5 tips to nail your nutrition on rest days

Posted on September 3, 2019 by

Rest days for athletes involve minimal training and physical activity volume. Consequently, nutrition requirements on these days differ to those on training or competition days.

Recovery should be the central focus of an athlete’s rest day/s as it is an opportunity to rest and prime the brain and body for ongoing optimal performance. Ultimately the aim should be to return to training after a rest day feeling fresh and ready to perform.

Below are five of our top tips regarding optimal nutrition on rest days:

1. Maintain regular meals and snacks

Often we see the opposite occur for athletes as lack of routine on these days (especially on weekends without work/school/university) can lead to irregular eating patterns.

2. Ensure each meal and snack contains a source of protein

Protein is a key nutrient involved in recovery, and evenly distributed protein across the day is associated with better recovery than larger, more sporadic doses. Key dietary protein sources include meat, chicken, fish, eggs, cheese, milk, yoghurt, legumes, nuts and seeds.

3. Modify your carbohydrate intake

Carbs are one of your key fuel sources for training and competition. However, if you are not exercising much or at all, you don’t require as much fuel. This is definitely not to encourage nil consumption of carbs on rest days, but more to create awareness around the portion and purpose of them. Key dietary carbohydrate sources include whole grain bread, rice, pasta, potato, sweet potato and fruit.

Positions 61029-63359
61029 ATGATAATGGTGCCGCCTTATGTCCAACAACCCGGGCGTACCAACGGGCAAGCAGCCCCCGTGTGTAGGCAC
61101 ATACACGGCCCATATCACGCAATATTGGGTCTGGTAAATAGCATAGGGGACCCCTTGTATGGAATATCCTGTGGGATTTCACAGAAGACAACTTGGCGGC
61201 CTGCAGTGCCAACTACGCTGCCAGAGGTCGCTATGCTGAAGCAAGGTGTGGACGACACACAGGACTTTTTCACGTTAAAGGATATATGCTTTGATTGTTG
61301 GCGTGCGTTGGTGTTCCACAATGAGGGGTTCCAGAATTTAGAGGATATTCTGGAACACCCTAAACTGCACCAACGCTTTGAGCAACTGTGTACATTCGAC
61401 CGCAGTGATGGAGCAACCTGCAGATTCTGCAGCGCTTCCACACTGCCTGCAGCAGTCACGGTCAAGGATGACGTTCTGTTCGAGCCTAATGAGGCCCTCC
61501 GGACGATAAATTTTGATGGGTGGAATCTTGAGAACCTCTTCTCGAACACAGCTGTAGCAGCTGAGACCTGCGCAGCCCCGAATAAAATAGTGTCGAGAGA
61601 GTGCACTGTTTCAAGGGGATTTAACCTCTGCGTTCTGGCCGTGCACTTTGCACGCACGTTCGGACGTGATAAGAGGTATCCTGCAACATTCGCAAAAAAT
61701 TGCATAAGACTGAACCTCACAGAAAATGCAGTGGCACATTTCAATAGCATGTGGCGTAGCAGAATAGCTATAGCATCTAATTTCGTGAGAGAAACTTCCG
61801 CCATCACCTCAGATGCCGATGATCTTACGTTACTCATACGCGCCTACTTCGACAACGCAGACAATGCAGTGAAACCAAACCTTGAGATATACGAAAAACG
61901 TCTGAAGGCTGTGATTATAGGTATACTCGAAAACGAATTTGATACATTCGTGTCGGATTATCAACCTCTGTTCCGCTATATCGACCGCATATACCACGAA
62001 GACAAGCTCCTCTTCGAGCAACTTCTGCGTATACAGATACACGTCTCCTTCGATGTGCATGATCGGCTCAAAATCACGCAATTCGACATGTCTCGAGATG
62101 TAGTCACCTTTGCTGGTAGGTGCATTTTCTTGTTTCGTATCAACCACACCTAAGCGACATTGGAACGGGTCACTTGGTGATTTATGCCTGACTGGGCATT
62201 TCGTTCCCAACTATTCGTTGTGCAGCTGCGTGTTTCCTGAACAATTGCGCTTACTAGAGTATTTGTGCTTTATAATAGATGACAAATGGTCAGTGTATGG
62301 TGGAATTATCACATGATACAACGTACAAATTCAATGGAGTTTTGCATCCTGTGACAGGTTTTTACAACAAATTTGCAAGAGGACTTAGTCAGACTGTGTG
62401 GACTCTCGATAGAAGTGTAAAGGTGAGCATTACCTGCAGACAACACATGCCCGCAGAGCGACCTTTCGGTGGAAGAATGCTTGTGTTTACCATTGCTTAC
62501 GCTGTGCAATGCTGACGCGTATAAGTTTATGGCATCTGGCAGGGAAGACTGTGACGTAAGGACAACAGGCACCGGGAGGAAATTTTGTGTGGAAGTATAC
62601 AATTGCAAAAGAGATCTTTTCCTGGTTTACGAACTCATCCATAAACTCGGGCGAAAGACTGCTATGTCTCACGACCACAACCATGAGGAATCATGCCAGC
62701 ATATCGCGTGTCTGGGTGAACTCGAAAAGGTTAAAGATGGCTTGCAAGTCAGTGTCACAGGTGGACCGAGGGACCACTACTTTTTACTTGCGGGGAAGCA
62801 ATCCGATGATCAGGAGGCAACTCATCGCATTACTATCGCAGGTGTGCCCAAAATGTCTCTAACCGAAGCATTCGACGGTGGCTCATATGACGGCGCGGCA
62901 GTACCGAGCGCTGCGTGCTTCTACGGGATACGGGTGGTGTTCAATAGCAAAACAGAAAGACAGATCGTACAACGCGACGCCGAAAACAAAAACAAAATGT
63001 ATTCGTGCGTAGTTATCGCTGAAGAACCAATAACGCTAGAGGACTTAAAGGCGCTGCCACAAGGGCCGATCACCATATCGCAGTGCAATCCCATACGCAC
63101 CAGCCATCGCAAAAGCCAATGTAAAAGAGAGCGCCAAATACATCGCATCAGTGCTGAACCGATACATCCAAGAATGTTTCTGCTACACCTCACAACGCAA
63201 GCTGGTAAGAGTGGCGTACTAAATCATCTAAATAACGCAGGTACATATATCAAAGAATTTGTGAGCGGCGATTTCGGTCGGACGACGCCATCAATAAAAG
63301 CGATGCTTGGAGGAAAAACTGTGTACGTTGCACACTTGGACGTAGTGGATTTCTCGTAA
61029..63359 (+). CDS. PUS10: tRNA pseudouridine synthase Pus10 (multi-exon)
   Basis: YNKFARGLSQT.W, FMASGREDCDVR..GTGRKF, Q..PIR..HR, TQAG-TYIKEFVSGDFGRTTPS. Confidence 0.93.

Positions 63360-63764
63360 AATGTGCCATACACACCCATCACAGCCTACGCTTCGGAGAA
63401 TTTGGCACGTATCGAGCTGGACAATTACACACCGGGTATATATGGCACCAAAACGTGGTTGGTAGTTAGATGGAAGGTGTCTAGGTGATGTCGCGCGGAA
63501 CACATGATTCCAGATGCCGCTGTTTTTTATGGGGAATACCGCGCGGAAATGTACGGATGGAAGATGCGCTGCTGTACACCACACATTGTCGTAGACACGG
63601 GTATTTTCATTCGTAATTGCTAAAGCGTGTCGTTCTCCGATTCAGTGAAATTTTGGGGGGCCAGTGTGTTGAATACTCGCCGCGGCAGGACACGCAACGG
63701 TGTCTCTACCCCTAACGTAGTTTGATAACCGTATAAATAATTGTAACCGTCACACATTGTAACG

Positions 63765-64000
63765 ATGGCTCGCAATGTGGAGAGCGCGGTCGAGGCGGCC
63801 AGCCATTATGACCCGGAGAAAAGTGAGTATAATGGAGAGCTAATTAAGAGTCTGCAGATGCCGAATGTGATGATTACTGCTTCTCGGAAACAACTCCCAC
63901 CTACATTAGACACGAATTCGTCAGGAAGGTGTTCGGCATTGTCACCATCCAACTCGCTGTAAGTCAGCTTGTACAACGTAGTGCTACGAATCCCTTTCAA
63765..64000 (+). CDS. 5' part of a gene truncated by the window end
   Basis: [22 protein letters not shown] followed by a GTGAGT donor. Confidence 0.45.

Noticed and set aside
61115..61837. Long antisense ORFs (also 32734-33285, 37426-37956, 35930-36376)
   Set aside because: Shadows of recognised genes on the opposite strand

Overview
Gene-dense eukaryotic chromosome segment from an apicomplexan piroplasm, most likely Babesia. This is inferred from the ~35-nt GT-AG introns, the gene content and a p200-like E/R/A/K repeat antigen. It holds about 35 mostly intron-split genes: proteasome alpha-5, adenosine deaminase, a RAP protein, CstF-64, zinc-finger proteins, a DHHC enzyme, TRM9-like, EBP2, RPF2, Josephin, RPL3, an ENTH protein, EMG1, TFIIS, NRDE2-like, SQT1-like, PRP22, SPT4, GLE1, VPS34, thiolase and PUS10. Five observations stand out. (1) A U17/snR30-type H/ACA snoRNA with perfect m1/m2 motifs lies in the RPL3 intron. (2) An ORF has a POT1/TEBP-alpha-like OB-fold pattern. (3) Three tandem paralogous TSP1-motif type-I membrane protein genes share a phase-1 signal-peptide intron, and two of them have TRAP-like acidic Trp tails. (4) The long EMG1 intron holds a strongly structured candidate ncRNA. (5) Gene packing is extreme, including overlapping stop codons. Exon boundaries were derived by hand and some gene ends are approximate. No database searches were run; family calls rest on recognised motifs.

4. Monitor your hydration status

Just 2% dehydration has been demonstrated to have a significant impact on performance, both physically and cognitively. We lose fluid and electrolytes during exercise, so it is really important to replace them. Returning to training dehydrated after a rest day means it will be an uphill battle to be achieve optimal hydration throughout the session, ultimately impacting the session’s quality. A fast and simple way of monitoring hydration status is by looking at your urine colour – essentially, the darker it is, the more dehydrated you are. Water and milk are always nutritious options, and sports drink can be beneficial during training sessions.

5. Avoid excessive intake of processed food

While we are strong advocates for a balanced dietary approach that is inclusive of all foods, often rest days (especially on weekends) can lead to excessive portions of less nutritious options e.g. fast food. Try to be mindful of this, as replacing nutritious options with nutrient-poor foods too often does not promote optimal recovery.


Like anything in nutrition, individual context is incredibly important, as what one athlete needs to eat on a rest day could be vastly different to that of another athlete, while both supporting top recovery and ongoing performance.


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